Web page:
I love clothes. I possess good financial sense until I walk into a store. I’ve been called a “fashion-victim.” I can be moved to tears by an exquisite piece of embroidery.

But as we started this project on fashion, a pandemic emerged. America was plunged into lockdown, the silence on the streets seeming to amplify the creaking of a healthcare system, politics, and economy on the verge of breaking. Police brutality continued to infect the country, attacking Black and Brown bodies traversing empty streets, sleeping in cars, resting in their own homes. As I witnessed these crises converge, my closets suddenly seemed grotesque, shameful.

Secretly, I hoped the pandemic would sever my dependence on fashion for good. That was indeed the case for the first few weeks, when I slumped around the house in old sweats, unable to remember when I had last washed my face. But then I decided to wear jeans on my daily walks, for reasons not yet clear to me. And in no time, I was strutting down the streets again—empty though they were—adorned with earrings, decorative scarves, brushed hair, and a surgical mask.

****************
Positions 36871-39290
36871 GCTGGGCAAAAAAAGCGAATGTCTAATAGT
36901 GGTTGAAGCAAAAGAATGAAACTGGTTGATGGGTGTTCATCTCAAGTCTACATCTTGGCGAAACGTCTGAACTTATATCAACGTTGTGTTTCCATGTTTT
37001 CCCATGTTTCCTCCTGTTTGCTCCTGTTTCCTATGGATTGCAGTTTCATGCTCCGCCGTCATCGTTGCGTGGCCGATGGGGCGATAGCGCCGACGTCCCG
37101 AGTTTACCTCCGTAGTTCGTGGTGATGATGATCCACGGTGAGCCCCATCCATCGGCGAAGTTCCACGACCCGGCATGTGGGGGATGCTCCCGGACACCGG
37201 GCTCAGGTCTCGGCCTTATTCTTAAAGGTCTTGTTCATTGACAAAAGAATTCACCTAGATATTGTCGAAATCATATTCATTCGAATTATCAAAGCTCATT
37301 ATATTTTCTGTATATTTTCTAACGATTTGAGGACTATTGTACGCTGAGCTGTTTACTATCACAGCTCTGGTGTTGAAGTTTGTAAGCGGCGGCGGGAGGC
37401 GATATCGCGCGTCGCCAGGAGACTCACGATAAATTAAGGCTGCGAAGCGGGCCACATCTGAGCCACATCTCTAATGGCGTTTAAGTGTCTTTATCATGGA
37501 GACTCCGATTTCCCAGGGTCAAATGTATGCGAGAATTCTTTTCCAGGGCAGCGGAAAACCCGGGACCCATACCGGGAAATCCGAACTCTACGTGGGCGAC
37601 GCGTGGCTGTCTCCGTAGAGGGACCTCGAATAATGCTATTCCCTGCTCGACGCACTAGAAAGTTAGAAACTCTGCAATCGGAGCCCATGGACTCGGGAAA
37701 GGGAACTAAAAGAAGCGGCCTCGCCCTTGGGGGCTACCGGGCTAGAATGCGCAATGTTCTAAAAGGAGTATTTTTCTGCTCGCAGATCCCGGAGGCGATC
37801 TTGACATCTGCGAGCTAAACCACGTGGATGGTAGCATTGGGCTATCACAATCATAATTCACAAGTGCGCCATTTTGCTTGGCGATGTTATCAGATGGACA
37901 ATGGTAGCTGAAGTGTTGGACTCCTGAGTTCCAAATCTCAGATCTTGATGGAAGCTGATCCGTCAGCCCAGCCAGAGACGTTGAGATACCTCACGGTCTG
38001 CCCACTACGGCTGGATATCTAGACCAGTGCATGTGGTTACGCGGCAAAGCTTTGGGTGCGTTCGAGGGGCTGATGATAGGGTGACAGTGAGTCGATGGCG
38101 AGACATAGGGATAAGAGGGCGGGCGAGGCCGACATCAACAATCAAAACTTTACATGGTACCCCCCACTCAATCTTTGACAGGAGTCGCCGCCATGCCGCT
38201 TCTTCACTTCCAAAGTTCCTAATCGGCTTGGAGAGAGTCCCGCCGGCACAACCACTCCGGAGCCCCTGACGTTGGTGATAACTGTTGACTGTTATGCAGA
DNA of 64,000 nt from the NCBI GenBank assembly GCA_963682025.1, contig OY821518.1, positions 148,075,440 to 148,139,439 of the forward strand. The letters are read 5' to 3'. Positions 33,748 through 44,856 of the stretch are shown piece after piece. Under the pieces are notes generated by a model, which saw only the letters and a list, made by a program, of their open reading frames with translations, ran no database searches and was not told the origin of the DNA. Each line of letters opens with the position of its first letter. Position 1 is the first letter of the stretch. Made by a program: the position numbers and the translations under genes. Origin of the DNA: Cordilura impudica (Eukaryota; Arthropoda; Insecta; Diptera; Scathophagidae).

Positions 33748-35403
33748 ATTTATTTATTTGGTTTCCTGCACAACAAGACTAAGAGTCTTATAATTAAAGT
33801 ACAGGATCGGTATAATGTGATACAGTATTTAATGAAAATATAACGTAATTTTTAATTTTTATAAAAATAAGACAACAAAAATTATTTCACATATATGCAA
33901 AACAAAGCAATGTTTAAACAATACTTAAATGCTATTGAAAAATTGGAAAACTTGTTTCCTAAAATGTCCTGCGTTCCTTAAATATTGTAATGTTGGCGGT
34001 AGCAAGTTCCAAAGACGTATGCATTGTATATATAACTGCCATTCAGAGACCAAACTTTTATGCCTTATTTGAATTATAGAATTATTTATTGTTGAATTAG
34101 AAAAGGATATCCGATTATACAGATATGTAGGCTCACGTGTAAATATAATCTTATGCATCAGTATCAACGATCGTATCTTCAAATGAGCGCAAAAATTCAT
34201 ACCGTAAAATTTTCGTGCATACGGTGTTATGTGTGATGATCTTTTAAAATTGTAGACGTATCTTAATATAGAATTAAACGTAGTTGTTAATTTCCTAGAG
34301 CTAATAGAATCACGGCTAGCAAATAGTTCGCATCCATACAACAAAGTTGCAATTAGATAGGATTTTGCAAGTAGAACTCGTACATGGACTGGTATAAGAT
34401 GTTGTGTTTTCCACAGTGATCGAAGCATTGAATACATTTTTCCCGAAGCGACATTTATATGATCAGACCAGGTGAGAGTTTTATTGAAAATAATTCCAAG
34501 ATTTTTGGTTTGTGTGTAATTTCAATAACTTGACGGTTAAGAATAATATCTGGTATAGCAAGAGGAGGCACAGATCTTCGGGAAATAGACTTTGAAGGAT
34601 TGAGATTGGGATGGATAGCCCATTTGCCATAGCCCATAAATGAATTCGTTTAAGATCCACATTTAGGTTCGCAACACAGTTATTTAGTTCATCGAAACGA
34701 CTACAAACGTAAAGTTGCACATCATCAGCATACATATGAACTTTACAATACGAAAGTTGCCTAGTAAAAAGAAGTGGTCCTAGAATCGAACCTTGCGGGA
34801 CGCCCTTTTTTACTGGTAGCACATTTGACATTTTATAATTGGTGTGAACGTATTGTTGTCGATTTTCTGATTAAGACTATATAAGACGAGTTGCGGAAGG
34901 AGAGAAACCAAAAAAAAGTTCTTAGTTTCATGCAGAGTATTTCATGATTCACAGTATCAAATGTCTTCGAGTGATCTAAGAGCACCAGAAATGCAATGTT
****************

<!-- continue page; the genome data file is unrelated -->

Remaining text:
I’ve been thinking back to the moment I learned I had a choice in what I wore. It was cold, it was rainy, it was the Netherlands of 1999. My parents had just moved us from China to a country where I didn’t know the language, the culture, or, really, why I was even there. Clothes were the only way I could communicate with those tall, pale strangers around me, so I purchased one stretchy neon crop-top after another (it was the ’90s, after all). Slowly, I realized that I didn’t have to stick to the version of who I was when I left China. I could become someone else. I could choose another mask.

Even before the pandemic, we all wore masks of different kinds. Fashion itself is a mask through which we communicate who we are or who we want to be—especially in moments when our voices can’t be heard. Today, the masks have become much more literal: some surgical, some handmade, some sewn in the repurposed ateliers of designers and luxury brands. The pandemic has further exposed the failings of fashion as an industry, which has long been damaging to the planet and abusive to workers. It produces garments that are unaffordable or suspiciously cheap, and—contrary to the industry’s language of empowerment—too often preys on its customers’ insecurities. But even in times of crisis, people continue to get dressed. They have taken to the streets for Black lives, marching in all-white, in tailored suits, in tulle dresses, their faces mostly covered behind masks. The police, often unmasked, don helmets, body armor, shields, and holsters. As images of police brutality and the protests against them travel around a quarantined world, fashion, even without its runways and storefronts, is once again communicating who we are—or want to be.